Mushroom Hunting in Spain

by Jon Saymour on December 17, 2012

Hunting for mushroomsWhile at our local bar here in the small town of Cocentaina an hour inland, yet a million miles from the mass tourism of Benidorm I asked the bar owner Vincente why he had the largest mushroom I had ever seen in my life in a glass sitting on the bar.

I mean this thing was huge kind of like three dinner plates sitting on top of another, yet this taupe colored monstrosity was sitting like a trophy for the world to comment on, which nearly every Spaniard did as the entered the bar.

Mushroom Hunting Season

You see here in Spain there are two things that the Spanish are passionate about one of them it will be no surprise to hear is football, but the other is mushrooms, and the quest to find the secret spots where they grow. In fact mushroom hunting is considered an essential part of life in Catalonia where groups of people from Sitges and Barcelona called in Catalan boletaire (mushroom hunter) will head inland even as far as the Pyrenees to find the perfect mushrooms.

The season for hunting mushrooms is around now in late October, and early November when the rains if by magic arrive to tell us that summer is over, and that it is time to get out those warmer winter clothes.

The Spaniards  who live in the wettest part of Spain up north in Galicia where they have weather much more like the British Isles poke fun of the people here along the Mediterranean coast for being afraid to get wet. In some ways they are right, as we generally only get rain in the spring and in the autumn with a long hot summer in between. One thing you can guarantee though is that after the rain has gone people will be up at the crack of dawn to scourer the forests looking for these delicious fungi with the most sought after one being called Niscalos (red pine mushroom). These delicious mushrooms are prize find, orange in colourthey can be found growing around tree old tree stumps.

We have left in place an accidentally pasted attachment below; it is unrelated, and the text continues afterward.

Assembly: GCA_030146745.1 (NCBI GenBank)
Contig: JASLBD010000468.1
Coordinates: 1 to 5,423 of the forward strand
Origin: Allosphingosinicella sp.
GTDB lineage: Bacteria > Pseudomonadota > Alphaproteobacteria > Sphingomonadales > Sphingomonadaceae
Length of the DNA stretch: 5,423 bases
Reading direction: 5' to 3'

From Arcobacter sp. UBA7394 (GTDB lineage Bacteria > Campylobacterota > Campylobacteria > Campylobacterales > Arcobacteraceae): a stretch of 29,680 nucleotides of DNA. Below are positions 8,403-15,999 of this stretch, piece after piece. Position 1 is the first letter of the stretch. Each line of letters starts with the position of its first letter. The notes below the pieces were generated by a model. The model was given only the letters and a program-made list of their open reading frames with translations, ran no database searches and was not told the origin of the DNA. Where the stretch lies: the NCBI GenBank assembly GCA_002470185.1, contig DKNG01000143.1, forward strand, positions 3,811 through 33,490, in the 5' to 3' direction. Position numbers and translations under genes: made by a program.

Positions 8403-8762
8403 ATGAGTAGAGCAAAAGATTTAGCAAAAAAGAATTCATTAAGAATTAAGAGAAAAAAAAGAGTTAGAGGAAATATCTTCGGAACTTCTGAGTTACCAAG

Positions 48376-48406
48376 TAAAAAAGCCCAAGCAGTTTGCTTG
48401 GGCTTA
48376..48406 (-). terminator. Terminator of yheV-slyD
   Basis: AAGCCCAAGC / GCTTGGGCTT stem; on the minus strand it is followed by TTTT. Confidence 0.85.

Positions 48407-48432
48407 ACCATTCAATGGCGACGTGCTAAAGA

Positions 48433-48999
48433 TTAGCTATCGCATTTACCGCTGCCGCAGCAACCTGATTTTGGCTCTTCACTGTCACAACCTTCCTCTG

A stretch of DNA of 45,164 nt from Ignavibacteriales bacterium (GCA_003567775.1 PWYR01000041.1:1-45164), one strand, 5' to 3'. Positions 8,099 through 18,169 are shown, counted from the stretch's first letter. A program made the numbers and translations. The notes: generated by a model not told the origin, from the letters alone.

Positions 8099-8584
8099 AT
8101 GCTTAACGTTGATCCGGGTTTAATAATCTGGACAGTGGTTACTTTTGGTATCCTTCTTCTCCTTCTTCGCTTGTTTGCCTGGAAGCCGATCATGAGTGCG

They are also quite valuable fetching a nice price in the market place of up to and sometimes over 10€ a kilo, and at that price are quite a valuable commodity.

Keeping it Safe

You must be careful though when mushroom hunting as just like in other parts of the world there are mushrooms that can kill you, or in the very least make you very ill.

This of course means that is an absolute necessity to go with someone who knows which mushrooms are good to eat, and which ones should be left alone.

If you cannot find someone to go with an easier solution is to arm yourself with a book which contains photographs of the mushrooms you are hunting for.

Then after you return with your days pickings still give them to someone to sort out the good from the bad. In Spain this is a tradition that has been passed down through the centuries so the majority of people know what to look for.

Cooked mushroomsReturning now to where we started the story back in Bar Marvi, the owner took his giant trophy to the kitchen where he washed it sliced it up along with a few cloves of garlic. He then took a bottle of virgin olive oil and poured it into a large frying pan and cooked it while stirring all the time to blend the three ingredients together finally adding what looked like at least half a glass of white wine to the pan.

With a little bit of salt and a few slices from a fresh baguette this was a tapa to die for.






The article is provided by Jon Saymour, a travel blogger who live in Sitges, Spain and promotes the online interests of Sitges apartments specialist Outlet 4 Spain.

Comments on this entry are closed.